US-China rivalry, deadly Paris attacks to grab attention from trade at Manila summit

MANILA, Philippines – Tensions with China and the Paris attacks could upstage trade issues at the Asia Pacific Economic Cooperation summit, being held under extra-heavy security in the Philippine capital this week.

President Barack Obama and the leaders of China, Japan, Mexico and other nations in the 21-member APEC bloc are converging with 7,000 officials, CEOs and other participants at a convention centre by Manila Bay.

The meetings culminate in a 2-day summit of leaders beginning Wednesday.

Russia’s president, Vladimir Putin, is skipping the Manila meetings, partly to focus on an investigation into the Oct. 31 crash of a Russian passenger jet in Egypt that killed all 224 people on board. He will be represented by Prime Minister Dmitry Medvedev. Indonesian President Joko “Jokowi” Widodo will likely stay home to deal with domestic problems, according to Philippine officials.

Founded in 1989 in Canberra, Australia, APEC aims to demolish barriers to trade and investment through nonbinding accords. The unwieldy grouping of countries and self-governing territories that range from liberal democracies to dictatorships accounts for 3 billion people, half of global trade and 60 per cent of world GDP.

Critics say APEC, which has focused mainly on economic and trade issues, has few concrete achievements because of its nonbinding status. They dub it a talk shop and joke the acronym means “A Perfect Excuse to Chat.” But proponents believe those qualities are its strengths.

“That’s exactly the beauty of APEC, you don’t have to worry about committing yourself to anything because it’s non-binding,” said Philippine Finance Secretary Cesar Purisima. “It gives leaders the freedom to bounce ideas, new ideas.”

Though members tend to shy away from divisive security and geopolitical issues, rifts and political strife often overshadow the annual show of unity that is symbolized by the photo-op of leaders dressed in quirky or traditional shirts provided by the host country.

Friday’s attacks in Paris that killed at least 129 people have already created a dilemma for APEC. The Islamic State group claimed responsibility for the attacks on a stadium, a concert hall and Paris cafes.

Behind closed doors, senior diplomats were divided over whether to issue a statement on the attacks or let each leader speak on his or her own. The compromise: a paragraph on terrorism is being added to the APEC summit statement.

One diplomat rejected any mention of the attacks in the statement, fearing it would draw the Islamic State group’s attention to APEC, said a Southeast Asian diplomat who attended the meetings. The diplomat spoke on condition of anonymity because the conversations were not intended to be public.

The diplomat said the United States wanted a strongly worded response and APEC’s response could still change when the leaders meet.

They have a precedent. APEC leaders issued a statement in Shanghai in October 2001 to condemn the attacks in the U.S. the month before and vowed to help combat terrorism.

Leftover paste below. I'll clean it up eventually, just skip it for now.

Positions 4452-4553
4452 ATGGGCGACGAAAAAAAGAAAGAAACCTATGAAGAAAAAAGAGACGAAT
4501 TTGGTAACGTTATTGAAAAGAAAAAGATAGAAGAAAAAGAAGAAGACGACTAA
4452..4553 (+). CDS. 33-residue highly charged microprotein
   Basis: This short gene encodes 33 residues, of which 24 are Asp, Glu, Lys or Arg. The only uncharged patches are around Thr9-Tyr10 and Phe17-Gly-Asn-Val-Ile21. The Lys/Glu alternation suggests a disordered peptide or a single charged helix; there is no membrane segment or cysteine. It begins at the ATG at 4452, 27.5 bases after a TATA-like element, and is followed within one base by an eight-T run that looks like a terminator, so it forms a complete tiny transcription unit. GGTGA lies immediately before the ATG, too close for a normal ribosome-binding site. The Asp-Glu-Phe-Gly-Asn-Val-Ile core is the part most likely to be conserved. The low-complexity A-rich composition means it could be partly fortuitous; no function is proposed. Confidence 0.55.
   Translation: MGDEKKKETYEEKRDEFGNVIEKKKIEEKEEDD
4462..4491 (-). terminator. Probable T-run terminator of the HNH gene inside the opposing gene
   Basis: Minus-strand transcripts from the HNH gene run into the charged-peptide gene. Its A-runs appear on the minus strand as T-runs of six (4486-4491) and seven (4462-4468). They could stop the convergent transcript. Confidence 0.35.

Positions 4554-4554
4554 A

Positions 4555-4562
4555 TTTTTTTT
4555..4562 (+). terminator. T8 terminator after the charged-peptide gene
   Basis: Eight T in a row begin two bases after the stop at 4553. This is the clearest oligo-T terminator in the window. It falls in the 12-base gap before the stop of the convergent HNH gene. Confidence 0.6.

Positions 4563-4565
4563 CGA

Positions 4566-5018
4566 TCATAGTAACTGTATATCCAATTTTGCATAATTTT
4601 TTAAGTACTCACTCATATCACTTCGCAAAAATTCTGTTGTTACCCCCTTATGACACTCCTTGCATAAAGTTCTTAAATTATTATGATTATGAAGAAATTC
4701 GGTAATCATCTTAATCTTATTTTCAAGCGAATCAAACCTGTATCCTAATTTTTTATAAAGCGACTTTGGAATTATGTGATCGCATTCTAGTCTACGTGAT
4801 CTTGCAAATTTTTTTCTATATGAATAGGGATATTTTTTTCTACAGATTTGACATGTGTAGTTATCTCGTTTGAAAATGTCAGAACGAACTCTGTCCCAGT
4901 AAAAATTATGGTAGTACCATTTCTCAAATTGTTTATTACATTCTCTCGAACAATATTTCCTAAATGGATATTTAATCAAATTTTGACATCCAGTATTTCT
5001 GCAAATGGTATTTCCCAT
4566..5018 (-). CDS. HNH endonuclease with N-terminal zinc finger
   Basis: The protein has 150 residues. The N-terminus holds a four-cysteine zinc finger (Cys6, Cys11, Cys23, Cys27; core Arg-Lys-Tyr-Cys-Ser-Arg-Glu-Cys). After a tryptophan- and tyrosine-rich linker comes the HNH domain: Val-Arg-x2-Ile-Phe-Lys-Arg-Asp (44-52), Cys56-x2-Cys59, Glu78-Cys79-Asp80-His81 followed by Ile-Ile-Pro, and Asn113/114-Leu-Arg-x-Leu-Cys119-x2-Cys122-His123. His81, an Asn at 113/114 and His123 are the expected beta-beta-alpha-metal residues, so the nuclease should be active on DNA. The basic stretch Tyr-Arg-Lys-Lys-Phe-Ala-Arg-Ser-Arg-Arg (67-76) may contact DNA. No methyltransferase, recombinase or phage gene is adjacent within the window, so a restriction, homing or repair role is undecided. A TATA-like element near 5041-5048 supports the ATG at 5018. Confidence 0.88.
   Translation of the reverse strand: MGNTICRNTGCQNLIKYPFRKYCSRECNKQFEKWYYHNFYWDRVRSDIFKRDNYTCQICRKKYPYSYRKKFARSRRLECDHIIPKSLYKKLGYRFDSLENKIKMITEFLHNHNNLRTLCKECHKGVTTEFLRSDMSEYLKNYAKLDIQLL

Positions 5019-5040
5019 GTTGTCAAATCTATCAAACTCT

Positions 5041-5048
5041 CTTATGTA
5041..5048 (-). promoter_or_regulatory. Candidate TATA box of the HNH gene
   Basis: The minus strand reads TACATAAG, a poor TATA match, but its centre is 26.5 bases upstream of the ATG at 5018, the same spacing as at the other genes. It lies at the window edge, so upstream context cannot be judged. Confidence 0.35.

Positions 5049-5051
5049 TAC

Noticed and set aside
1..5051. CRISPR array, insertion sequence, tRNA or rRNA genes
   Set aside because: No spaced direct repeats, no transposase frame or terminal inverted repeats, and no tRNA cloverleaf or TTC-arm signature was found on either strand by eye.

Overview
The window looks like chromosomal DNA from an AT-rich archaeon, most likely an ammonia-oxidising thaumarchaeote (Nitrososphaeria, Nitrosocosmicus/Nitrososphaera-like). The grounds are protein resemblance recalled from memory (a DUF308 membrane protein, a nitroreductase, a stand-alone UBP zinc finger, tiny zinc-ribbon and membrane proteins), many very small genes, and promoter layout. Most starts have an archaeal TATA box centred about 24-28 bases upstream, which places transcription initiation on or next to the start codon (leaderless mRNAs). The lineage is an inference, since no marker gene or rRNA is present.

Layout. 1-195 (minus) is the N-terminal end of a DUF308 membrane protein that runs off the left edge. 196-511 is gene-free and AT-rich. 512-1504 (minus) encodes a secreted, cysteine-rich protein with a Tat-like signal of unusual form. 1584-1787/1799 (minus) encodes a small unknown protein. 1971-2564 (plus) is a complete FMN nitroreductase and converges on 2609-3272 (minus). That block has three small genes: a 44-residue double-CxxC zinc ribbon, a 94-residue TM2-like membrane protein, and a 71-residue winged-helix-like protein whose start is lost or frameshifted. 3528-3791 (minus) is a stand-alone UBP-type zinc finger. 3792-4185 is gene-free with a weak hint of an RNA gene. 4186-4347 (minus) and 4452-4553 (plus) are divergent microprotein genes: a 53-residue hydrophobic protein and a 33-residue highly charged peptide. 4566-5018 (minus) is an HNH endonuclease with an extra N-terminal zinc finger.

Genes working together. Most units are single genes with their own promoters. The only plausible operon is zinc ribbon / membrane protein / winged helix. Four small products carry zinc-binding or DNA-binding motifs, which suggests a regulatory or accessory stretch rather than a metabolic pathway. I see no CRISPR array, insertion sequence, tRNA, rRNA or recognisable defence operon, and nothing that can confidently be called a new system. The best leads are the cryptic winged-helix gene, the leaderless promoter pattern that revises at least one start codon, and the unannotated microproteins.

Including any security-related topic in APEC’s formal talks is touchy for China, which fears that could pave the way for discussion of territorial conflicts in the South China Sea. Beijing says the disputes are an Asian problem that outsiders such as the U.S. have no business dabbling in.

The Philippines has been the most outspoken among five APEC governments that have formal territorial disputes with Beijing in the South China Sea. On Monday, as economic ministers met ahead of the summit, anti-Chinese protesters burned a Chinese flag to vent their anger over the territorial standoff.

“Boycott all China products,” said a banner at the protest, which took place outside the U.S. Embassy in Manila — not in front of the Chinese Embassy.

China’s top diplomat, Wang Yi, visited Manila last week and asked the Philippines not to raise such contentious issues during the APEC summit for the sake of the “political dignity” of Xi’s visit, Philippine diplomats said.

China and the U.S. are constantly jockeying for economic and political clout in the region, during APEC summits and other occasions, and at the moment Xi is battling headwinds given the friction over territorial spats.

Massive Chinese construction work aimed at turning seven disputed South China Sea reefs into islands that could be used militarily have raised alarm. In contrast, two U.S. military patrols in seas claimed by China, including flights last week by a pair of B-52 bombers near the artificial islands, were welcomed by America’s allies in Asia.

“The U.S. image in the region is again on the rise and China’s has taken a bit of a battering due to its actions in the South China Sea, the slowing growth of its economy,” said Malcolm Cook of the Institute for Southeast Asian Studies in Singapore.

The recent success in wrapping up protracted talks on a free-trade deal called the Trans-Pacific Partnership has also boosted Obama’s prestige, said Ernie Bower, director of the Southeast Asia program at the Center for Strategic and International Studies.

The deal includes the U.S. and 11 other Pacific Rim countries, but not China.

“Obama and the White House have done everything they need to do to be well prepared for a strong Asia trip,” Bower said. “Obama will be received in Manila as an American leader who ‘gets Asia’ and is emphasizing U.S. long-term interests.”